Recent studies have indicated a physiological link between colder temperatures and heart risks. 


Stay warm. This is critical because cold temperatures can slow down the flow of blood and potentially cause blood clots to form.
Be careful about shoveling. “Consider asking for help from someone in advance if you are not in optimal health, and plan to start early, particularly if a large snowfall is expected,” Dr. Becker advises. 
Beware the snowblower. Using machinery to clear snow from the driveway is easier, but it’s not without risks. “Devastating hand injuries occur in a split-second—never place your hand in a snow blower, even if the motor is not running,” Dr. Becker warns.”There is torque in the axle that is released when an obstruction is cleared that will cause the blades to spin as if the machine were on.”
Be mindful about holiday celebrations. The incidence of heart attacks tends to spike during the winter holiday season, possibly related to dietary overindulgence—or because people tend to put off getting troubling symptoms checked during the holidays.


Carbon monoxide (CO) is a colorless, odorless, tasteless gas that’s produced by burning fossil fuels (gasoline, wood, propane and charcoal). When breathed in, CO replaces oxygen in red blood cells, causing illness and even death. “Early symptoms (headache, fatigue, nausea and dizziness) can mimic viral syndromes, so it’s important to maintain a heightened awareness that carbon monoxide may be a factor,” says Dr. Becker.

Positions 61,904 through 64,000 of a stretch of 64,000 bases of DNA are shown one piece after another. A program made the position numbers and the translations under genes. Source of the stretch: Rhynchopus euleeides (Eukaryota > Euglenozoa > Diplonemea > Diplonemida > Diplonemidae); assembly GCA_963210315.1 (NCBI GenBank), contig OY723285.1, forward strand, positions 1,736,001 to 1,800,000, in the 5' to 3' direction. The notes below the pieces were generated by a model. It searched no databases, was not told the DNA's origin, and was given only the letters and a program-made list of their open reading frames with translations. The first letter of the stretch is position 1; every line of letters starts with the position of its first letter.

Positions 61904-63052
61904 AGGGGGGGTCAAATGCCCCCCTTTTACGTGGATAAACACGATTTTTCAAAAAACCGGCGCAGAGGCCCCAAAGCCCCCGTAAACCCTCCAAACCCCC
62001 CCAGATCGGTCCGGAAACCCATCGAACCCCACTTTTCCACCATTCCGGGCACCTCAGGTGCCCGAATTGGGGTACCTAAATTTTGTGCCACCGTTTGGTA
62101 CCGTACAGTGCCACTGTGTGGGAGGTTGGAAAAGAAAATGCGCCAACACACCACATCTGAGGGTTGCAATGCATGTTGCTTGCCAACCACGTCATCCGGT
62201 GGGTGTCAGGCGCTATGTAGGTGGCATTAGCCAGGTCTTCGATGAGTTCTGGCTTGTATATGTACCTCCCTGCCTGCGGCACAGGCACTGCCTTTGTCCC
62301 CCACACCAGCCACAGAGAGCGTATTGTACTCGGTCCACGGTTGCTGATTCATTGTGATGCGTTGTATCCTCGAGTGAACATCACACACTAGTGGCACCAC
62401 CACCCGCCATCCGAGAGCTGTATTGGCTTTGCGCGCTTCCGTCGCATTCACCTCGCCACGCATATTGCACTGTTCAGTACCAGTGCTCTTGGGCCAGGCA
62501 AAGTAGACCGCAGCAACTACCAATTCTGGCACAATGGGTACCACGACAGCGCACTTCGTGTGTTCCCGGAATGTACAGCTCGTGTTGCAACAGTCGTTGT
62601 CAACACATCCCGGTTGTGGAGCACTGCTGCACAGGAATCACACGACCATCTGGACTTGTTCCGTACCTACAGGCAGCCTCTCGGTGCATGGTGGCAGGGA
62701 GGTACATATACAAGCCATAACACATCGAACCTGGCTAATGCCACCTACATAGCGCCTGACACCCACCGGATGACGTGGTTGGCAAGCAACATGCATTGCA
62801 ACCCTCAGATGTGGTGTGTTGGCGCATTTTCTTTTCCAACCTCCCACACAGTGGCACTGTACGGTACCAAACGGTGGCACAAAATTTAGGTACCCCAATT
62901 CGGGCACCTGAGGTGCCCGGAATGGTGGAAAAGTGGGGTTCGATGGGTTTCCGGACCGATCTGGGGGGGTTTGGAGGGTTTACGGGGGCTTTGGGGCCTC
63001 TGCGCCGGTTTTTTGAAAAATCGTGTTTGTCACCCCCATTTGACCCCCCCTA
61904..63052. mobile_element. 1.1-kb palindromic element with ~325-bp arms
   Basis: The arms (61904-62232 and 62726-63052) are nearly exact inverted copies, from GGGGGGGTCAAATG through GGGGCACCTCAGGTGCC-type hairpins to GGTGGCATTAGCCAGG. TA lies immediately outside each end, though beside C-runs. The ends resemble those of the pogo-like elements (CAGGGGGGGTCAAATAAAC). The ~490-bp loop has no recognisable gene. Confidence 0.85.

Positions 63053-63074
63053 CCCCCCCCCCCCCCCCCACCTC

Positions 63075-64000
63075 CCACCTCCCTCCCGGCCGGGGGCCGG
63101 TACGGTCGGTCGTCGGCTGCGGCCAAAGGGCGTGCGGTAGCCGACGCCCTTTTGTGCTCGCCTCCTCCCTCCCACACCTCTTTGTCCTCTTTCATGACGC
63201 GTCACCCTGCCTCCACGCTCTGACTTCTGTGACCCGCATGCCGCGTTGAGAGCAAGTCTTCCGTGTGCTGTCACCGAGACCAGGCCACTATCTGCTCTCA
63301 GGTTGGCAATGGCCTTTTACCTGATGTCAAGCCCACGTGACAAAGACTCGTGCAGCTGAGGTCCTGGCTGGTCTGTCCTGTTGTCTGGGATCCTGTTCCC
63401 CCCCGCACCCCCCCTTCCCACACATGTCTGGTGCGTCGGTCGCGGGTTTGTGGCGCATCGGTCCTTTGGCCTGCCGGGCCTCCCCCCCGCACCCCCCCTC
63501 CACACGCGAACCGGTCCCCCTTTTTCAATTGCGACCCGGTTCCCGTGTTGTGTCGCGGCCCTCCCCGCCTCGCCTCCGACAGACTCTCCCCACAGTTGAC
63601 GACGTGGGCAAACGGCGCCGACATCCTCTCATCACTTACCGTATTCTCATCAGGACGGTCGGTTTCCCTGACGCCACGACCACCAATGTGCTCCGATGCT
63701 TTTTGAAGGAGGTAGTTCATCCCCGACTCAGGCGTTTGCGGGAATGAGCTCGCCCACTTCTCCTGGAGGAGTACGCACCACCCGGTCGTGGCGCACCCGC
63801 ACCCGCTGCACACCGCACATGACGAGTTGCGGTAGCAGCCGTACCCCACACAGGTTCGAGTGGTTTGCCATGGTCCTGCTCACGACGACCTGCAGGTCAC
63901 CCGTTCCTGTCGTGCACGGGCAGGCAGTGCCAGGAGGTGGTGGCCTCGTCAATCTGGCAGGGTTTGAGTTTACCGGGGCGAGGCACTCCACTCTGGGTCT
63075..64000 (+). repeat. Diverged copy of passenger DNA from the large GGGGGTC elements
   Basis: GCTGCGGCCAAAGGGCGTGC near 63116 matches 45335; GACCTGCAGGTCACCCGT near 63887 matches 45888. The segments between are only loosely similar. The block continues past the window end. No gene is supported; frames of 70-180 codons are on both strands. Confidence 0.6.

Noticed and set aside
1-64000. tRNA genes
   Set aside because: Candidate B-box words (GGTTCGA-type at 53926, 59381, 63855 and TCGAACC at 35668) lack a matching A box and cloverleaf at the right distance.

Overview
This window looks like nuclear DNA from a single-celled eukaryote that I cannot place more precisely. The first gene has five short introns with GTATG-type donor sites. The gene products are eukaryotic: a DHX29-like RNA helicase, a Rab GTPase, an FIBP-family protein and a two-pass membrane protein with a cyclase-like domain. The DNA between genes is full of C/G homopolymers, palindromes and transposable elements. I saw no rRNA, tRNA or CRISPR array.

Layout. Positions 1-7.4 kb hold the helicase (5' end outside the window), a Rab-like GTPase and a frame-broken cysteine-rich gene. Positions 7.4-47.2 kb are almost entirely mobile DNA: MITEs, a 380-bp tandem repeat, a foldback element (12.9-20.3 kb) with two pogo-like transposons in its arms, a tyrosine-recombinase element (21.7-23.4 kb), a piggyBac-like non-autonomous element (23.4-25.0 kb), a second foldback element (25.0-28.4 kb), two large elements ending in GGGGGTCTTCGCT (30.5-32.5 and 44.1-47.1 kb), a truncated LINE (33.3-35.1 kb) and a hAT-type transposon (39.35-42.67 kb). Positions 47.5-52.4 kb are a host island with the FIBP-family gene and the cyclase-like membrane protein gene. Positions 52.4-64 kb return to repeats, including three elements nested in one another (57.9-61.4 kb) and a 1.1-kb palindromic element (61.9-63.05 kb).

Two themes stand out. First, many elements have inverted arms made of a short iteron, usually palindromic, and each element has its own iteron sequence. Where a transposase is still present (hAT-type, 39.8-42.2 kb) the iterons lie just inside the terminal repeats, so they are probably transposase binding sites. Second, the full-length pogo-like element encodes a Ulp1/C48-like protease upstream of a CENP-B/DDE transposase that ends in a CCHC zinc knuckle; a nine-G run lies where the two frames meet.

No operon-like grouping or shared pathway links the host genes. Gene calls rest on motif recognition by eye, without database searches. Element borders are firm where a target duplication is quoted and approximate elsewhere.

Install battery-operated carbon monoxide detectors. Check them frequently to ensure they are working properly. 
Have your furnace serviced regularly by a professional.
Heat and cook with care. Don’t use a generator, charcoal grill, camp stove or other gasoline or charcoal-burning device inside your home, basement or garage, or near a window. Use an extension cord that is more than 20 feet long to keep a generator at a safe distance from the house.


The risk of fire and smoke inhalation rises in the winter, so residents need to be extra careful inside their homes.


Make sure there are smoke and carbon monoxide detectors in your living space, especially in the kitchen and bedrooms. “You should also have your heating system inspected to make sure it is in good working order,” says Dr. Schreibman.
Be smart about space heaters. Get the kind that will turn off automatically if knocked over. Keep it as far away from curtains and furniture as possible. 
Consider LED candles. LED candles don’t carry the same risk as real candles. But just to be safe, “always keep a fire extinguisher in the kitchen and call 911 immediately if there is any size fire,” says Dr. Schreibman.
Maintain your holiday tree. Branches and needles are a fire hazard, so keep your tree watered and well-groomed or get a fake one.
Keep young children out of the kitchen. “During the holidays especially, people can get burns from boiling liquids, cooking grease and hot metal pans,” says Dr. Schreibman. “If someone gets burned, run cool water over the burn and seek medical attention.”